Listen to the full podcast on SoundCloud below, or click here to listen on iTunes!

Your Reaction?
  • 0
  • LEGIT0
  • WOW0
  • LOL0
  • IDHT1
  • FLOP0
  • OB0
  • SHANK1

Continue Reading

Opinion & Analysis

Let’s Retire Old Man Par: A Modest Proposal

Published

on

In 1729, Jonathan Swift wrote a satirical essay entitled “A modest proposal,” in which he suggested that the Irish eat their own children. As might be expected, the piece drew a great deal of discussion and controversy. He was of course not serious, but simply attempting to make a point. As you will read this piece contains “A Modest Proposal” as well, but it is not intended to be satirical. I am for the record dead serious.

The golf industry is wringing its hands, trying to find a way to bring new players into the game, while at the same time keeping those that are in the game from leaving. They have initiated any number of programs designed for this purpose. How successful have they been? I would venture that they have barely moved the needle.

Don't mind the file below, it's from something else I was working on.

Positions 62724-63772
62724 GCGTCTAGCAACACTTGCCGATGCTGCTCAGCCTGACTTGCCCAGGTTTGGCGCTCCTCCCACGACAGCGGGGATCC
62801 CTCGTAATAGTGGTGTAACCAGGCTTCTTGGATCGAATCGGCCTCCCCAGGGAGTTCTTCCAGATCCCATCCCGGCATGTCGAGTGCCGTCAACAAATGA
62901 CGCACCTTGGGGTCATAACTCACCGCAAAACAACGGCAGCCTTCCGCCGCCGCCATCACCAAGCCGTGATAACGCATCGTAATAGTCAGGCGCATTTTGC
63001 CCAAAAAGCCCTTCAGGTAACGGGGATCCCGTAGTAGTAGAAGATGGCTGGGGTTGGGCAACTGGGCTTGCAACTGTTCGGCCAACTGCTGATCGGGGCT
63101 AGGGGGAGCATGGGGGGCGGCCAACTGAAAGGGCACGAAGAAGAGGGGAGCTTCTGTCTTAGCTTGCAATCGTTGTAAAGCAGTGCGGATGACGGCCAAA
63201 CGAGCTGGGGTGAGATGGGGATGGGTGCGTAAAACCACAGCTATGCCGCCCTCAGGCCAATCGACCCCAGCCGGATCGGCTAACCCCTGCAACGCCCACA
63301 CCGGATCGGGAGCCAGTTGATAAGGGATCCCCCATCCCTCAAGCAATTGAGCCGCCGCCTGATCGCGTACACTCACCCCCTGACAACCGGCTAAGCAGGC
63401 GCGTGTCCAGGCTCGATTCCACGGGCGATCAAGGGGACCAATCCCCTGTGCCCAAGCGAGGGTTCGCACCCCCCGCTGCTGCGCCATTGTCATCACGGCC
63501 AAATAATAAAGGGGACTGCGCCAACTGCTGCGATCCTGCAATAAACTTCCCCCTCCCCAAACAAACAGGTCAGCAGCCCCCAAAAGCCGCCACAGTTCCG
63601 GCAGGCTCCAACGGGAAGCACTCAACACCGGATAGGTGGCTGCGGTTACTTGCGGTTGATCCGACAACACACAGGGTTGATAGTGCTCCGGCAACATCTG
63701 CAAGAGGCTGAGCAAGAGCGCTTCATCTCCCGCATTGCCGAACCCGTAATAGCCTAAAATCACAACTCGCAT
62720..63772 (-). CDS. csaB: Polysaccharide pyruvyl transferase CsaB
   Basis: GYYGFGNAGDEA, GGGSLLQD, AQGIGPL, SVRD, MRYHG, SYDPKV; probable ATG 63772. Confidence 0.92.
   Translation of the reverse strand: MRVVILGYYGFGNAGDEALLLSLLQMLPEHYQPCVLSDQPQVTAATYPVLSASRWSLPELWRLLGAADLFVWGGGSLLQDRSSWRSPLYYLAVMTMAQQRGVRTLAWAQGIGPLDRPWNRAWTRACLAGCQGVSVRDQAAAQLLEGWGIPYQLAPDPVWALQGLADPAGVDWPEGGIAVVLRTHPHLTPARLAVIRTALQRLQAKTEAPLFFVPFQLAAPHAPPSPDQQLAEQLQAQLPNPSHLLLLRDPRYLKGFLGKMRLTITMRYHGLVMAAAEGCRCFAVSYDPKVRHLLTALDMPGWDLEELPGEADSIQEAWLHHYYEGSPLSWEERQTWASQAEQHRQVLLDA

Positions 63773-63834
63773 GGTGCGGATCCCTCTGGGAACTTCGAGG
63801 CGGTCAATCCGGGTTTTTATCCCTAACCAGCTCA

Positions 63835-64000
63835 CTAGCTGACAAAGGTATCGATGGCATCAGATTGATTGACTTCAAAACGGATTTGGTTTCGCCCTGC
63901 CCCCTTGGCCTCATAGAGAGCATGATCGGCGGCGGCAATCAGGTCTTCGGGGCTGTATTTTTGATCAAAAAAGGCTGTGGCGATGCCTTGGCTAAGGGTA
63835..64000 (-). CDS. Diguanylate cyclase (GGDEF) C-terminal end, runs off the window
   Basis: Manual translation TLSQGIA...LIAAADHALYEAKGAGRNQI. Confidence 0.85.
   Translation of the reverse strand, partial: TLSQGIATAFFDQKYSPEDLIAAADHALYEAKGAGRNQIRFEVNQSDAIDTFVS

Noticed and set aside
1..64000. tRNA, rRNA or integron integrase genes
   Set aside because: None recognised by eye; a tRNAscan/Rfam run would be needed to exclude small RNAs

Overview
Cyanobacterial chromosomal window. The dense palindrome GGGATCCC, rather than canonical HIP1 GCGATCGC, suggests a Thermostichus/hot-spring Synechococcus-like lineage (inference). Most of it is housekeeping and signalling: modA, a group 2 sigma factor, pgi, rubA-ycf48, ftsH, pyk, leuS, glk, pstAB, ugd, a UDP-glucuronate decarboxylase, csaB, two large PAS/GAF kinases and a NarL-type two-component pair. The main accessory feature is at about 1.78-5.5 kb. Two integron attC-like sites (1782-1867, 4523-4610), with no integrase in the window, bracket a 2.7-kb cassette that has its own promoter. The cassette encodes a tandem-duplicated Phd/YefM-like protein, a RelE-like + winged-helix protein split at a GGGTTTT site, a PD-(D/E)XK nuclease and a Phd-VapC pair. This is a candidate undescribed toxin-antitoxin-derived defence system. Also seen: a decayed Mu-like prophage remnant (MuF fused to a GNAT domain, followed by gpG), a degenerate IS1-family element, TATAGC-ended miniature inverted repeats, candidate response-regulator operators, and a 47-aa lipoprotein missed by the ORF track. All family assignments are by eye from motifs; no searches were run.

Barriers to the game

What we do know is that today there are three major barriers that confront the industry. They are first, the time required to play the game; second the costs associated with playing the game; and third the difficulty of the game.

There are among those adults that start the game, three distinct different groups:

  1. Those who would like to start playing golf but for any number of reasons decided not to take up the game.
  2. Those who once played more frequently but have reduced the number of rounds that they play.
  3. Those who started to play the game but then after a short period decided to leave it.

Those who leave the game

Those in the golf industry, the hand-wringers, have developed any number of programs to bring new players to the game. I would ask the question, “What is the point, when almost an equal number of players that start playing the game each year, decide to give it up within a span of a few months.